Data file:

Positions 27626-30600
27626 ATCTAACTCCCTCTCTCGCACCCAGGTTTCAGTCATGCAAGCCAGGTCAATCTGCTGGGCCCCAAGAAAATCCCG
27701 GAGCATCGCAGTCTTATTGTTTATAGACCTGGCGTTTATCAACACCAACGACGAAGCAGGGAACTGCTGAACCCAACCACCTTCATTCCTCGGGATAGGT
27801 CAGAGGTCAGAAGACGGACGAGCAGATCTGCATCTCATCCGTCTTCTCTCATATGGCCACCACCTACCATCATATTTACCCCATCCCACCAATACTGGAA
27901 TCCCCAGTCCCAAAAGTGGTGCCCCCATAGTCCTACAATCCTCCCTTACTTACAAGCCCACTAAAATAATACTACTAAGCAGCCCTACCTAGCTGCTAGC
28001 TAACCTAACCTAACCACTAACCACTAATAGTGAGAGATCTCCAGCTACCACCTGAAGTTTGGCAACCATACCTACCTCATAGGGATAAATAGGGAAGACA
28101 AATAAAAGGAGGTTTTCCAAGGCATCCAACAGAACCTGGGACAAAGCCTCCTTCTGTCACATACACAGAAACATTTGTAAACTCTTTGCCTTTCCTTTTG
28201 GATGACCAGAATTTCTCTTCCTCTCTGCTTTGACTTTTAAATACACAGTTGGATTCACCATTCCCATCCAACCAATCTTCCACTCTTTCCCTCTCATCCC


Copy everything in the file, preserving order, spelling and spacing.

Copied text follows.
Positions 27626-30600
27626 ATCTAACTCCCTCTCTCGCACCCAGGTTTCAGTCATGCAAGCCAGGTCAATCTGCTGGGCCCCAAGAAAATCCCG
27701 GAGCATCGCAGTCTTATTGTTTATAGACCTGGCGTTTATCAACACCAACGACGAAGCAGGGAACTGCTGAACCCAACCACCTTCATTCCTCGGGATAGGT
27801 CAGAGGTCAGAAGACGGACGAGCAGATCTGCATCTCATCCGTCTTCTCTCATATGGCCACCACCTACCATCATATTTACCCCATCCCACCAATACTGGAA
27901 TCCCCAGTCCCAAAAGTGGTGCCCCCATAGTCCTACAATCCTCCCTTACTTACAAGCCCACTAAAATAATACTACTAAGCAGCCCTACCTAGCTGCTAGC
28001 TAACCTAACCTAACCACTAACCACTAATAGTGAGAGATCTCCAGCTACCACCTGAAGTTTGGCAACCATACCTACCTCATAGGGATAAATAGGGAAGACA
28101 AATAAAAGGAGGTTTTCCAAGGCATCCAACAGAACCTGGGACAAAGCCTCCTTCTGTCACATACACAGAAACATTTGTAAACTCTTTGCCTTTCCTTTTG
28201 GATGACCAGAATTTCTCTTCCTCTCTGCTTTGACTTTTAAATACACAGTTGGATTCACCATTCCCATCCAACCAATCTTCCACTCTTTCCCTCTCATCCC